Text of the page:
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2 Aug 2022

USA: Report warns of significant human rights risks from HART biometric database & CSOs call on AWS to terminate agreement to host the database

Lucia Sandoval & Deon Eli Reed Jr

In May 2022 Immigrant Defense Project, Just Futures Law & Mijente published its "Hart Attack: How DHS’s massive biometrics database will supercharge surveillance and threaten rights". The report reveals that the U.S. Department of Homeland Security (DHS) is building the Homeland Advanced Recognition Technology System (HART) database, a massive biometric database that will vastly expand the agency's surveillance capabilities and supercharge its deportation system. According to the report, HART will aggregate and compare biometrics data including facial recognition, DNA, iris scans, fingerprints, and voice prints from billion of people allowing the DHS to target immigrants for surveillance, raids, arrests, detention, and deportation. The report warns that HART threatens to violate human and privacy rights at an exponential rate, particularly in Black, brown, and immigrant communities already facing discriminatory policing and surveillance. In addition, the report spotlighted the companies that contribute to HART’s invasion of privacy and human rights.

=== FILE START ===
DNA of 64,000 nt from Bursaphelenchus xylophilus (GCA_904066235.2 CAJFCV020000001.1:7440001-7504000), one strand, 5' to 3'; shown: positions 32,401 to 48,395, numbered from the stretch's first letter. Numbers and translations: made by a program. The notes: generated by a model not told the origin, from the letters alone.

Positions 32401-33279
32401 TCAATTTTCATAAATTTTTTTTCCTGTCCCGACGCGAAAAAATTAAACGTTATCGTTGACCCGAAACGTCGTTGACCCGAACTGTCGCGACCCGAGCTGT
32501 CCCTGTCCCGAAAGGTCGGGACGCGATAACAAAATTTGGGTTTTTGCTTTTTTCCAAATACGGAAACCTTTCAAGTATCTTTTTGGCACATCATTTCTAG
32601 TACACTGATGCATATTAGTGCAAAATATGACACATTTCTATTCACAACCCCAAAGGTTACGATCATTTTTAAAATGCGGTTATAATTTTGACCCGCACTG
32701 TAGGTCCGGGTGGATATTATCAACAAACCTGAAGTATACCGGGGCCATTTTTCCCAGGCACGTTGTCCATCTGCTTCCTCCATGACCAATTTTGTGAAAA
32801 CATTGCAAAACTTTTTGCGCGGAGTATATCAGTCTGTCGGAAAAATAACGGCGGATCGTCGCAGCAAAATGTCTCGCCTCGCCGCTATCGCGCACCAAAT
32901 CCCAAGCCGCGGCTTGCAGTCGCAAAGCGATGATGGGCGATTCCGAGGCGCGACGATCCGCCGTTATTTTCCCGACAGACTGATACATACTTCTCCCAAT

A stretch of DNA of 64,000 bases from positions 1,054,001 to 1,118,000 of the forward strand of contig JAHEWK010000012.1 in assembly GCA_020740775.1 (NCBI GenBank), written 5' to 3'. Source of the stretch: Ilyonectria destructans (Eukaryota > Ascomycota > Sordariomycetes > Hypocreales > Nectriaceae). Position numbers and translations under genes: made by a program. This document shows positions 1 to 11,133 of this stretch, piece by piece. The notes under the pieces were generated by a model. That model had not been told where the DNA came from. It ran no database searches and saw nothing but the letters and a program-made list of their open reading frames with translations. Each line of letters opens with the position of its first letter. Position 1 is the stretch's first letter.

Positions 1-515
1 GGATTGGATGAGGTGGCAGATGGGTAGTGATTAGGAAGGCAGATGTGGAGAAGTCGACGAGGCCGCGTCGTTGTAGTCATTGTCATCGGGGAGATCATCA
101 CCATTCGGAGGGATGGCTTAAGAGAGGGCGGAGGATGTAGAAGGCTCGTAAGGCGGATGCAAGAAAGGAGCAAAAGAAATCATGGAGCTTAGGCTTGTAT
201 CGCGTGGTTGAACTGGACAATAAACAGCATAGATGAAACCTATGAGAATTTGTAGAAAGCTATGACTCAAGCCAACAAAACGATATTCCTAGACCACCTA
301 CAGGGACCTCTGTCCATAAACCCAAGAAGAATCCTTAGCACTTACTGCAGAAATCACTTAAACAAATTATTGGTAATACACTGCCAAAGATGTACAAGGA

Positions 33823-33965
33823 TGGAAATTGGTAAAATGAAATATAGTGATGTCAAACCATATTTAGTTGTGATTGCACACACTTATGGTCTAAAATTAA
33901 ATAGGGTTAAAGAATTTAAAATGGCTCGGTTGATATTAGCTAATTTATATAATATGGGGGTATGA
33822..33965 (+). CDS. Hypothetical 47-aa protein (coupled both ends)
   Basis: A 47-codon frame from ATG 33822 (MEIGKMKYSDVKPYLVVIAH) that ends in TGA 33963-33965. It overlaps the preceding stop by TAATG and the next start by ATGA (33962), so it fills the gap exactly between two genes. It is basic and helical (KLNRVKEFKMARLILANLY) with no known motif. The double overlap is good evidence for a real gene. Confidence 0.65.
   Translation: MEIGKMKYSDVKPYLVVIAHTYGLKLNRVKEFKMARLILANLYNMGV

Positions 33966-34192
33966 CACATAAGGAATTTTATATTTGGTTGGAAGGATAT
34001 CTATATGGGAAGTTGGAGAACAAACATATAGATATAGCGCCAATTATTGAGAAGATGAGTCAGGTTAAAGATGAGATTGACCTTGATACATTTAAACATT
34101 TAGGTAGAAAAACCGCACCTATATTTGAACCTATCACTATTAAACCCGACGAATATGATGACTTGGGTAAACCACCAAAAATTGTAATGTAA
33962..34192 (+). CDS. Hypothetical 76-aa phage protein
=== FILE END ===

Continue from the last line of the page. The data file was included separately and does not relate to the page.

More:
At the end of May over 35 human rights organizations sent a joint letter to Amazon Web Services calling on the company to end its agreement to host the HART database.

The Business & Human Rights Resource Centre invited Veritas Capital, NEC, Peraton, Thales Corporation, NTT Data Federal Services, Inc., Global Infotek, Inc., Amazon Web Services, Bayfirst Solutions, The Mitre Corporation, and General Dynamics to respond to the allegations. Only NEC respond to the allegation contained in the report.


The Mitre Corporation

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Veritas Capital

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NTT Data Federal Services, Inc.

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Global Infotek, Inc.

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Amazon AWS Data Exchange

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General Dynamics

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Bayfirst Solutions (part of Versar)

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